Devuan Release Information
Devuan release codenames
|Devuan release||Suite||Planet nr.||Debian release||Status|
Devuan release codenames are chosen from the Minor Planet Center Names List. The first Devuan
stable release, Jessie, mirrors Debian’s Jessie (a Toy Story character). Future release names follow in alphabetical order starting with the letter A, then B etc. ASCII, Beowulf, Chimaera and Daedalus have already been chosen.
An exception to this pattern is
unstable, which always has the codename ceres - minor planet number 1 - which is an alias for Debian’s sid.
Devuan development takes place in suites that indicate a level of stability:
stableis the current officially released suite of Devuan. It is the suite recommended for use in production.
testingis where the next
stablesuite is developed. Software is usually more up-to-date but there may still be issues.
stable“when it is ready”.
unstableis where developers refine and stabilize the latest package versions.
experimentalis where the newest packages are tested before moving to
When the current
testing moves to
stable, the previous
stable transitions to
oldstable and a snapshot of
unstable becomes the new
Codenames or suites?
The release codenames or suite designations in /etc/apt/sources.list indicate which release will be used when updating and upgrading packages. Note that the suite names
testing will refer to different releases over time.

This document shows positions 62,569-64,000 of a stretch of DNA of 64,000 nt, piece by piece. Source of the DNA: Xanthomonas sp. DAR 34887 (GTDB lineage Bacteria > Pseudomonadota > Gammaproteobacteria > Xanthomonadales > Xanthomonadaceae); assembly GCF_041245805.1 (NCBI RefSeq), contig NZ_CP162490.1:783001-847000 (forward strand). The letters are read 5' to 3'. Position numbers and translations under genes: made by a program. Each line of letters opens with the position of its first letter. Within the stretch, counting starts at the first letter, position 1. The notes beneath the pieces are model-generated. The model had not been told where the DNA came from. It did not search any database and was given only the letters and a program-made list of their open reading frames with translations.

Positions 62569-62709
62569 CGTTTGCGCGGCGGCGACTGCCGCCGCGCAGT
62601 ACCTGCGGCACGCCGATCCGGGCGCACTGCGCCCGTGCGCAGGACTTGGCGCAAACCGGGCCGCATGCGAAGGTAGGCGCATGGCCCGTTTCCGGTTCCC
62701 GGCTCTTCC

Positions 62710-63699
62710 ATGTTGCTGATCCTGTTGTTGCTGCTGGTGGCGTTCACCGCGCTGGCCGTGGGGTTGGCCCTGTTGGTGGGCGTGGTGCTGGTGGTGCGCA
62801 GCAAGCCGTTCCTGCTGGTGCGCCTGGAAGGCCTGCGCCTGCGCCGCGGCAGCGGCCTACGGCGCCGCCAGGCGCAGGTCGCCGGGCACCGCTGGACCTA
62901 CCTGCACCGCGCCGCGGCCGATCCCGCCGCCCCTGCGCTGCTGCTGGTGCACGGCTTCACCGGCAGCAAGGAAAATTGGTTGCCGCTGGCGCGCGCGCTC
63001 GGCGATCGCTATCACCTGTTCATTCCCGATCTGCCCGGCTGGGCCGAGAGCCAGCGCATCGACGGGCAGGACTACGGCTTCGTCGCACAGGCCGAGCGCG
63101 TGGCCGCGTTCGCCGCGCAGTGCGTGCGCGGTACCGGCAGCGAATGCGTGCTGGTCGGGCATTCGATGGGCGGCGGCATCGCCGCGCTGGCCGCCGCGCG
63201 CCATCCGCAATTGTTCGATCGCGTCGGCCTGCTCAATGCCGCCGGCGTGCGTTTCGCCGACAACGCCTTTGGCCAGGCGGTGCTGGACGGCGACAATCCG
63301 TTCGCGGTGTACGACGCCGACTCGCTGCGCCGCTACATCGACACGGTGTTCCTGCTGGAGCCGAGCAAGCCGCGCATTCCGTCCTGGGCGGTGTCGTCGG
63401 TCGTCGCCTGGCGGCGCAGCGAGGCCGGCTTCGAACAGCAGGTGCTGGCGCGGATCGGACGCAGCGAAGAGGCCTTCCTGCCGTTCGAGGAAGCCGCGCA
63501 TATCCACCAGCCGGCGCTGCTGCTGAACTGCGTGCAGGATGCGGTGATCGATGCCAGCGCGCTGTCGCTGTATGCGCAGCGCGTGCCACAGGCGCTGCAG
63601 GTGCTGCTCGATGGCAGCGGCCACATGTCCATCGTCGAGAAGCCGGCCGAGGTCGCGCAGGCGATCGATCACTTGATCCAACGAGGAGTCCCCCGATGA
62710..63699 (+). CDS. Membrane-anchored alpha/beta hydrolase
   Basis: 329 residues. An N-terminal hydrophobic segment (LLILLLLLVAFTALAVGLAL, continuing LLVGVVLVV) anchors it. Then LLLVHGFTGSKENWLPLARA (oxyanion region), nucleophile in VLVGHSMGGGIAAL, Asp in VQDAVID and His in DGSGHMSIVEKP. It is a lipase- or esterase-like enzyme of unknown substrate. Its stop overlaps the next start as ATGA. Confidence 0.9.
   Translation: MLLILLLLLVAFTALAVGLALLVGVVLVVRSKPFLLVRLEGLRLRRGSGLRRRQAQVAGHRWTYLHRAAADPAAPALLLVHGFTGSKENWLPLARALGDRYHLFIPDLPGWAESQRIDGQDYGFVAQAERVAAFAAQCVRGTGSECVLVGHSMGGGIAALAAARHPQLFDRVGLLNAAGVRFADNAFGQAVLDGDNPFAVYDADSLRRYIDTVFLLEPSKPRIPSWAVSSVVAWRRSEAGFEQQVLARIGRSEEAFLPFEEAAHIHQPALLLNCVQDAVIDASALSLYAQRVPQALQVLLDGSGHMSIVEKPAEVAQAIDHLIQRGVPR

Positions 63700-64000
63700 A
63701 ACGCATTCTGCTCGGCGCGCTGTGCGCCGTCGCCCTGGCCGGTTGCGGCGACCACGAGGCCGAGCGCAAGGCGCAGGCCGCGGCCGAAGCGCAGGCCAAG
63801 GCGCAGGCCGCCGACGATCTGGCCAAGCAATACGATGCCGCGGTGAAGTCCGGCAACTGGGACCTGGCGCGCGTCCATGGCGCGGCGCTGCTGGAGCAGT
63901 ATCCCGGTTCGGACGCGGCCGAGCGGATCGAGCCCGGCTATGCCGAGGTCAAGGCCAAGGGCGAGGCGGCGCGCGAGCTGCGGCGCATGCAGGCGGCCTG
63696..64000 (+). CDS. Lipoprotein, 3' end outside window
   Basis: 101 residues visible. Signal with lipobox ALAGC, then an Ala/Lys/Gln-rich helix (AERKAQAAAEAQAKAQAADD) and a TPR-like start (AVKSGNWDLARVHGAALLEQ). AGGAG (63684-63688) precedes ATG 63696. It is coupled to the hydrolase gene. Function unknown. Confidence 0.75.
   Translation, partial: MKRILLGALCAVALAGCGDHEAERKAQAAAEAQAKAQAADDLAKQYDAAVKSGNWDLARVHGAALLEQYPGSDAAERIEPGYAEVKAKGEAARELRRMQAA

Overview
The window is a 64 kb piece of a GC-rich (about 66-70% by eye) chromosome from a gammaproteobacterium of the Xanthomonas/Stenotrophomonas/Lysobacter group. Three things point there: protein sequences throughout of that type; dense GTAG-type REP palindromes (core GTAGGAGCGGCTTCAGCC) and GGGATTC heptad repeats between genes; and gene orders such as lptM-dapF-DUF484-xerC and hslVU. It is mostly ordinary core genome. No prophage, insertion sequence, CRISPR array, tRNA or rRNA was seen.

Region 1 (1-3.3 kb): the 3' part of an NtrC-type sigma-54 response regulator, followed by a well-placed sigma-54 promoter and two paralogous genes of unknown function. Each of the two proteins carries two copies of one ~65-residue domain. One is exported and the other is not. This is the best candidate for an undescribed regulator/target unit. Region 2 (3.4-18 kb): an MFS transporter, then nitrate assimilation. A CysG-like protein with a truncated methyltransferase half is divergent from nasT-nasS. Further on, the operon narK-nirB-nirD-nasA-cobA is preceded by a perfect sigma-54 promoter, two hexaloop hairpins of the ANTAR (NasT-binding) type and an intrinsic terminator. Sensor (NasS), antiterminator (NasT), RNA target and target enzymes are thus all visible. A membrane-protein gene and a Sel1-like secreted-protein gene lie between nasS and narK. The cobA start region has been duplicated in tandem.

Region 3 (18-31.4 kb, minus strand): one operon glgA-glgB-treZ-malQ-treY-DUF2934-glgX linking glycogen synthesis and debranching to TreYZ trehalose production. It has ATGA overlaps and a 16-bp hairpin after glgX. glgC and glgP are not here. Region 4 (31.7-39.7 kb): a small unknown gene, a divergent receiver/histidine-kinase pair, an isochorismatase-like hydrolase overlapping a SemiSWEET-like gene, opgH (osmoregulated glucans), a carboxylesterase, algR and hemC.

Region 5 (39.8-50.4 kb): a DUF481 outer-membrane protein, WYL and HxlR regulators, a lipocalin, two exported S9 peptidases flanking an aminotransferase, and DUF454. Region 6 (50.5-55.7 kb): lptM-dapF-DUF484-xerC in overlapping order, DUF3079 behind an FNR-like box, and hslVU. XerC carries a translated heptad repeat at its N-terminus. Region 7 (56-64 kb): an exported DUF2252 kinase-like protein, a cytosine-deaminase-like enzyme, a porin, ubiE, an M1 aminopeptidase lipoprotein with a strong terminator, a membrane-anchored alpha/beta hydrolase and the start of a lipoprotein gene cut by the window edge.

As of this writing,
stable refers to Devuan ASCII (Debian Stretch) and
testing refers to Devuan Beowulf (Debian Buster). Once Beowulf is officially released,
stable will refer to Beowulf and
testing will refer to the next release in development, Chimaera (Debian Bullseye).
However, if your ASCII sources.list refers to the release codename
ascii you will remain on ASCII until you change your sources.list. That means that you will have more control over when the upgrade happens. And if you are using
beowulf in your sources.list you will move seamlessly to the new stable version of Beowulf when it is released.
To avoid the possibility of mixing two potentially incompatible repositories, Devuan recommends using release codenames in
Source list information
At its End of Life (EOL), a release will be considered archived and awarded a status of the same name. This essentially means:
- it is frozen
- no development will occur on it
- it won't receive updates, including security ones
- its assets will be distributed from a specific archive endpoint